Born around the year 50, Ignatius of Antioch learned the faith directly from the apostle John. Ignatius became the bishop of Antioch in modern-day Turkey. In the year 108 A.D., he was arrested for refusing to renounce his Christian faith. Soldiers took him in chains to Rome to be put to death. Along the way, he wrote seven short letters to the local Christian communities. Ignatius was the first to name the Sacrament the medicine of immortality, that is, “pharmakon athanasias”—that is, the “medicine of no death”—immortality. In the Lord’s Supper, you receive the medicine that brings immortality, that is, everlasting life. He wrote in his letter to the Ephesians that this is the antidote we take in order not to die physically, but to live forever in Christ Jesus.” How can he say this? Because the forgiveness of sins is united with Christ’s true body and blood in the Sacrament, because the forgiveness of sins is the main gift in this Sacrament—“given and shed for you for the forgiveness of your sins.” 

We need to see that everlasting life does not come from something we do but from the medicine [forgiveness] which comes from the mouth of Jesus. All the gifts of God are mediated. Always have been and always will be, as Luther teaches, “This is as valid and certain, even in heaven, as if Christ our dear Lord dealt with us himself.” [SC The Office of the Keys]. So it is the Word of Christ which does it. That it what makes it certain, to which we add our “Amen” when it is spoken to us, whether in the Confession in the entrance rite of the Divine Service, or in Holy Absolution before the pastor, or in the Sacrament of the Altar, or even when you forgive each other as brothers and sisters in Christ.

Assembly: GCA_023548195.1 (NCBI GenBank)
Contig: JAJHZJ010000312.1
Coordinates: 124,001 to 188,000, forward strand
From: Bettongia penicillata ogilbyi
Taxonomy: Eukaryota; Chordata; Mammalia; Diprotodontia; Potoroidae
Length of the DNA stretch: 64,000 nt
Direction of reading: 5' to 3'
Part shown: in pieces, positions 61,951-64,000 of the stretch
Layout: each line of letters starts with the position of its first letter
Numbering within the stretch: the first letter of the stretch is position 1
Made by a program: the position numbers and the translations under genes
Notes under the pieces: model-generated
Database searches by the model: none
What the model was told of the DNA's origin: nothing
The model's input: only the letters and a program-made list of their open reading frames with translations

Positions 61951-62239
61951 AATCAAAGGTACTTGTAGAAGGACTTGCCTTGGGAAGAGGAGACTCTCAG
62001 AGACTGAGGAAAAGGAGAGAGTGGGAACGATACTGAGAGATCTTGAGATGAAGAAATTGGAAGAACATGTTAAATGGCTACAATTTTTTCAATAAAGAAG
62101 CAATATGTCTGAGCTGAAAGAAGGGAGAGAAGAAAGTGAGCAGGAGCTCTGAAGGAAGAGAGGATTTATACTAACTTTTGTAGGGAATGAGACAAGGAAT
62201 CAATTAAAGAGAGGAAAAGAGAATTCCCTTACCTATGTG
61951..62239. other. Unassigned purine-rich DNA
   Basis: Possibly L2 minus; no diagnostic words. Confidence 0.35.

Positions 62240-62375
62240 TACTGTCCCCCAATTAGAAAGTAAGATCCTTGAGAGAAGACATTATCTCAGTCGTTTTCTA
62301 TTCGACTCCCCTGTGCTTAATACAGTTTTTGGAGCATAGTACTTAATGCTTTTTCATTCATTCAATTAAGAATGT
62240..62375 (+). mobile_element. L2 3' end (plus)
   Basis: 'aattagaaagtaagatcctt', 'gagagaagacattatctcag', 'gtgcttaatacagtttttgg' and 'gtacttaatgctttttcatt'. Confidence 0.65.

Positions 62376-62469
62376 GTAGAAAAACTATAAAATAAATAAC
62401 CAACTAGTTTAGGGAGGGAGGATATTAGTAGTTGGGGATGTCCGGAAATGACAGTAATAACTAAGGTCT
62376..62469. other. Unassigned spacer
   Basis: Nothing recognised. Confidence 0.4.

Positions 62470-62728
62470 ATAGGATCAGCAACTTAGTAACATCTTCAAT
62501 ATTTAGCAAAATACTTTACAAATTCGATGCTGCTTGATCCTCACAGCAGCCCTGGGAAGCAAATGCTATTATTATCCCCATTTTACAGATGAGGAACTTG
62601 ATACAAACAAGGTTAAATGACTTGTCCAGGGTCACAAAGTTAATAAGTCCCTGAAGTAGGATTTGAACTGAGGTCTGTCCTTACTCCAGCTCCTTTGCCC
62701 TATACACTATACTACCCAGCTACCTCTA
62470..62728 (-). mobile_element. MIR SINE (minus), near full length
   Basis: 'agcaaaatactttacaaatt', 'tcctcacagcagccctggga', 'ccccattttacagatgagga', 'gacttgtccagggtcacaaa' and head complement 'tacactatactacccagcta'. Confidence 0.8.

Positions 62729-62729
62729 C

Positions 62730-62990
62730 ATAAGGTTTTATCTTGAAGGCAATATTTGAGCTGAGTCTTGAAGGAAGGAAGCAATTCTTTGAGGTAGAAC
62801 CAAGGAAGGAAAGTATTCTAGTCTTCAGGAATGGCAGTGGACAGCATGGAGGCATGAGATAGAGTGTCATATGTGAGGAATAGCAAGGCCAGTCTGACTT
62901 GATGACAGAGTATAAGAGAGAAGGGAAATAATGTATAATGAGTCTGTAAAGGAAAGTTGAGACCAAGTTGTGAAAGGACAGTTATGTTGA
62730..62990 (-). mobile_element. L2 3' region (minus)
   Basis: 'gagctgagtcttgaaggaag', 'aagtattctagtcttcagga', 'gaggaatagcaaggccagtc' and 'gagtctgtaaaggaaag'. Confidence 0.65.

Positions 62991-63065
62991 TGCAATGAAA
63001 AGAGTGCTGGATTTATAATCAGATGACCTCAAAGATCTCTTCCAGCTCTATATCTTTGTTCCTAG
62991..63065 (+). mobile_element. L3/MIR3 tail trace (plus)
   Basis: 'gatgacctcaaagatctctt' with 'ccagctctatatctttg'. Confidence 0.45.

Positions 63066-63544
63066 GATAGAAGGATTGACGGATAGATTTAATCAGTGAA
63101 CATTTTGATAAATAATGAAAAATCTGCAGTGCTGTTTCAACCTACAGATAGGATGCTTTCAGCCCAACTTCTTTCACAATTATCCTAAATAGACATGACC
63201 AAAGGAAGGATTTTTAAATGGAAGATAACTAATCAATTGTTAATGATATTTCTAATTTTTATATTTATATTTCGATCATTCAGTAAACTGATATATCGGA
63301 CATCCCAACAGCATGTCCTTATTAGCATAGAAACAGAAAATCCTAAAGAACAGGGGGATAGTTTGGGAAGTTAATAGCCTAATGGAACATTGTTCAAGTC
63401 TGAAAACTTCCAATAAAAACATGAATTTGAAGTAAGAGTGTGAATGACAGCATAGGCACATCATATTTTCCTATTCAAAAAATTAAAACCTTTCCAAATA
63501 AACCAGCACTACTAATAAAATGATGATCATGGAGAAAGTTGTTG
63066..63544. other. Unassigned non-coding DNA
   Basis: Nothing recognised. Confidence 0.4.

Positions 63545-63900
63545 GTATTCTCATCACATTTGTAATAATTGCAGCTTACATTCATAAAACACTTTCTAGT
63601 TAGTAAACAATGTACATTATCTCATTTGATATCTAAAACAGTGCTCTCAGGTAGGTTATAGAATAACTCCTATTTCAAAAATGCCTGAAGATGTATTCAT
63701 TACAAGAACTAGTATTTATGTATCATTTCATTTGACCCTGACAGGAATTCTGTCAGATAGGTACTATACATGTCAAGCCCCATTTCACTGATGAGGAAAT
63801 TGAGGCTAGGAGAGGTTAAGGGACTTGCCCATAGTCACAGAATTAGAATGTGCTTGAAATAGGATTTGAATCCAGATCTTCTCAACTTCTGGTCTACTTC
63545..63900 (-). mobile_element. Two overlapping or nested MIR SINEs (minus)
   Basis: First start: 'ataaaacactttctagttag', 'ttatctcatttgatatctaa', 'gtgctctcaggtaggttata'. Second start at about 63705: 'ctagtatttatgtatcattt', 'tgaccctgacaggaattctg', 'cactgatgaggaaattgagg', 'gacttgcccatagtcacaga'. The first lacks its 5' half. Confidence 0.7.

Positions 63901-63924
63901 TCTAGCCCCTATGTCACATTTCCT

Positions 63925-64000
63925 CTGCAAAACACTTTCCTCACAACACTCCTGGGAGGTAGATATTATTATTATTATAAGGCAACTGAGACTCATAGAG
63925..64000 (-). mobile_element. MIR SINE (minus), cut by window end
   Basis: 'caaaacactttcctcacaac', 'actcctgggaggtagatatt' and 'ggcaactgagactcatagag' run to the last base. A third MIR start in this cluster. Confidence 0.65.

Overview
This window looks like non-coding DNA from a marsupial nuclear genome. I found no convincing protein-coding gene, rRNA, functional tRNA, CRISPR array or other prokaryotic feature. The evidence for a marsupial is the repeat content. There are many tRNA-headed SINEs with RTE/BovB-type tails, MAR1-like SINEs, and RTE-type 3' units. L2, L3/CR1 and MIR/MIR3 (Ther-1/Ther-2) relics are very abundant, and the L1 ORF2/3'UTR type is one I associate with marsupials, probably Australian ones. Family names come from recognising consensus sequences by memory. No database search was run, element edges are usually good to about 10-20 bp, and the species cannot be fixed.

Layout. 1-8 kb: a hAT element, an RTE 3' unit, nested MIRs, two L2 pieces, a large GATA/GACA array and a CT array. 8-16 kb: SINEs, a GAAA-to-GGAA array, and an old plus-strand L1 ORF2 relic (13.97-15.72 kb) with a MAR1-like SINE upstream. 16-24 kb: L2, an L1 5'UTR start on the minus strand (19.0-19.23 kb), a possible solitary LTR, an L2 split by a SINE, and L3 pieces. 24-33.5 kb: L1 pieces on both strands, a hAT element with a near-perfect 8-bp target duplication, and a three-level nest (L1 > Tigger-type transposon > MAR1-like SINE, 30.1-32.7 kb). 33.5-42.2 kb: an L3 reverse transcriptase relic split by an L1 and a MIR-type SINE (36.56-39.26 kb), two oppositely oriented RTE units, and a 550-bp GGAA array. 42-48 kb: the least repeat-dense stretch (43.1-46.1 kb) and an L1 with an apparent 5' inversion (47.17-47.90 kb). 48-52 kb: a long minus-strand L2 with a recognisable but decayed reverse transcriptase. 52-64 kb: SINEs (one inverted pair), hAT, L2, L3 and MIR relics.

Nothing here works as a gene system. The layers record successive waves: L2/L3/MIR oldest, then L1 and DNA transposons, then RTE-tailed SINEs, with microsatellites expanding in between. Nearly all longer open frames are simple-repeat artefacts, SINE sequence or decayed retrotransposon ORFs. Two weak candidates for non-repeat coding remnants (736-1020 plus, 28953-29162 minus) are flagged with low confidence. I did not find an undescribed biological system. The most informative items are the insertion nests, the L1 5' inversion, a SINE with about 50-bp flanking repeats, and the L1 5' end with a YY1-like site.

This healing of the soul that goes on until the Last Day is the focus of the Ministry of the Gospel of our Lord. The Apostles are sent out [ποστέλλω] by Jesus for this very purpose of forgiving sins because that is the essence of the Gospel. It is the reason for the Divine Service. So the EvangelistLuke records these words of our Lord:

“Thus it is written, that the Christ should suffer and on the third day rise from the dead, 47 and that repentance for the forgiveness of sins should be proclaimed in his name to all nations, beginning from Jerusalem. [Lk 24:46–47].

Pastors follow in the footsteps of the Apostles themselves. The Apostles chose men to carry on these holy orders in every place they visited. Qualified men were chosen to dispense the holy gifts. That is the essence of the Office of the Holy Ministry. There is nothing more important than this. It is centered in the DS but it also happens in Private Absolution and in the “mutual conversation and consolation of the brothers,” [Smalkald Articles III.IV] that is, when you forgive each other, husbands and wives, parents and children, siblings and friends, even enemies.

Forgiveness of sins must come before the healing of the body.We see that everlasting life does not come from something we do but from the medicine of immortality—forgiveness—which comes from the mouth of Jesus alone. And then, on the Last Day our mortal bodies will find perfect healing. To God alone be glory!

In the Name of the Father and of the Son and of the Holy Spirit.